This week I'm delighted to welcome Dave Becker, author of The Faustian Host, on the subject of pandering to young adults. Dave is an author and artist living in Pennsylvania. He has spent almost twenty years as a husband, father, and youth leader. The Faustian Host, a young adult, paranormal thriller, is his first novel.
And this is an excellent take on an important way to *not* approach our audience. Thanks, Dave!
"Everybody Hates Pandering"
I hate election years. The constant stream of hyperbole, mudslinging, fear-mongering, and polarizing vitriol becomes mind-numbing for me after about a day. But the thing I hate the most is the pandering.
I've worked in marketing for over 20 years, so I understand how to manipulate facts and emotions to generate an artificial feeling about a particular product or idea. It's not the noblest trade, but it's part of life, and I've learned to deal with it. What I can't tolerate is a hypocritical facade that veils a condescending opinion of me as a human being - like I'm not really worth talking to, so I'll just be talked at. Pandering always stems from a deep-seated disdain for the audience, and usually comes off as an offensive caricature. So politicians talk about grits in the South, and trees in the West, as if those silly stereotypes actually define the voters and their concerns.
It's great to be here at the North Pole. The polar bears are just the right size, and I simply adore baby seals. Makes me want to build an igloo, or a magical toy factory.
In the movie As Good as it Gets, Jack Nicholson's character describes his ability to write women so well thusly, "I think of a man, and I take away reason and accountability." I think many young adult writers try to portray kids similarly. "I think of an adult, and I take away self-control and rationality." It's pandering, and the effect is the same as it is for politicians.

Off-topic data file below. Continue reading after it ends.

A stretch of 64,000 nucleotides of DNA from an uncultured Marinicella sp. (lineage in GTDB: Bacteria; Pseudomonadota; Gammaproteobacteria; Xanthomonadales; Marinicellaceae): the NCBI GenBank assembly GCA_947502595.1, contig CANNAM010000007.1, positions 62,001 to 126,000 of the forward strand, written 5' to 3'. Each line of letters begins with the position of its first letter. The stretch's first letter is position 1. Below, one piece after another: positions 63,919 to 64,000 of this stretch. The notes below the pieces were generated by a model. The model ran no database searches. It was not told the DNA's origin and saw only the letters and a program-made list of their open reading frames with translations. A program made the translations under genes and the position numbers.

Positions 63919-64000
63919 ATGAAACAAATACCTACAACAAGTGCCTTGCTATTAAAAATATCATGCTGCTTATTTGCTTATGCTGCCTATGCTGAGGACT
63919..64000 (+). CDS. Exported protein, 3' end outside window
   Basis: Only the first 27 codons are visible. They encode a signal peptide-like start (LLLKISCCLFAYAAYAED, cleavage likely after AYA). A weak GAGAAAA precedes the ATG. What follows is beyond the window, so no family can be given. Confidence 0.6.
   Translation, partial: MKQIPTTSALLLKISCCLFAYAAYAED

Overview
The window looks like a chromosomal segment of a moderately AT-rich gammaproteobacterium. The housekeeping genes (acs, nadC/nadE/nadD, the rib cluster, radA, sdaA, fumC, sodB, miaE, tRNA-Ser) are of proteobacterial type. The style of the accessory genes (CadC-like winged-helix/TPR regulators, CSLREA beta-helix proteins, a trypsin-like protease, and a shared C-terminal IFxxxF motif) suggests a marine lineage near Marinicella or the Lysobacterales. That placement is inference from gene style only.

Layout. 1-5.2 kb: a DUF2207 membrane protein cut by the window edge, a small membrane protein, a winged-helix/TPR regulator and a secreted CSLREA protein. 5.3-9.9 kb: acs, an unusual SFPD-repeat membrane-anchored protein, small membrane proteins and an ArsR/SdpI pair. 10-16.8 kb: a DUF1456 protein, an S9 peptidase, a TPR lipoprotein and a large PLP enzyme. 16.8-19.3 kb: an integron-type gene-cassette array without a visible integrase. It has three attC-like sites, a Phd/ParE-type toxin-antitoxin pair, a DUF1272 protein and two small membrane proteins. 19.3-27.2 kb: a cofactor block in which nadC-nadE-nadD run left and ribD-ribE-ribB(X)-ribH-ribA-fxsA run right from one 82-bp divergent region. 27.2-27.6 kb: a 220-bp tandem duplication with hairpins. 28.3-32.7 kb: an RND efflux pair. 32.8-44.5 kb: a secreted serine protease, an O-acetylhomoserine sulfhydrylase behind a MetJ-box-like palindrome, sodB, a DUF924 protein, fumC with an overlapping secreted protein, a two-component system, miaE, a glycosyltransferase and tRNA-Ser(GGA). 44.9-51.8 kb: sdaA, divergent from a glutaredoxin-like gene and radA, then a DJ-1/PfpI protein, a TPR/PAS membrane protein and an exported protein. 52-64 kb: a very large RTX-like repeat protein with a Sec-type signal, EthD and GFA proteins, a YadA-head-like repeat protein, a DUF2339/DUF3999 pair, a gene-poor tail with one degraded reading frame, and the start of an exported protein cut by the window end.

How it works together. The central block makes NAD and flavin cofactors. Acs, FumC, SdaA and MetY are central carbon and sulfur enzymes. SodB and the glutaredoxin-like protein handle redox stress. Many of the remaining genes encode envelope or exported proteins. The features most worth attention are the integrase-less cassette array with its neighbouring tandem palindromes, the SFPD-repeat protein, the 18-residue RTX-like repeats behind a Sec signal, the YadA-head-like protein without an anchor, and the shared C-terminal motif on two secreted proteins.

Like all art, writing is supposed to connect us spiritually. Language communicates; art enlightens. Certain stories keep being retold because they affect us in ways that mere words and images can't. They penetrate our minds and hearts and speak to us on levels that seem more than real, more than true, more than us. A connection like that can't be achieved without an immense respect - even love - for the audience.
That's why young adult novels like Harry Potter and The Hunger Games appeal to more than just kids. The characters are young, but their characteristics are timeless. A four-year-old can appreciate bravery just as much as an eighty-year-old. A mother of six struggles with doubt just like her children. Adults wrestle with the glories and pains of relationships as much as teenagers do. Everyone, at every age, agonizes over daily decisions and the future.
Writing for young adults isn't a trend, a gimmick, or a marketing decision. Young adult is simply a genre. The same rules apply. Love your readers. Love your characters. Have something worthwhile to say. Tell the best story you possibly can, with the greatest craft you cam muster. Enlighten, entertain, edify, and leave the audience wanting more.
Pandering is the coward's attempt to win affection. Politicians apparently can't get elected without being liked (maybe we should just move elections to Facebook if that's all they want). Writers, on the other hand, aren't striving to be liked. We strive to be true - to ourselves and our readers. The goal of the politician is to have a voter think, "I feel good about this candidate." The goal of the writer should be to have a reader finish the book and think, "I feel good about myself." Because the greatest virtues of humanity - love, courage, truth, sacrifice - are always admirable, regardless of the age of the characters.
On The Faustian Host:
Plymouth Rock is bleeding. Day has turned to night. Hundred-pound hailstones level buildings. The small town of Clement seems cursed, and the residents know who's to blame: the new kid, Tony Marino.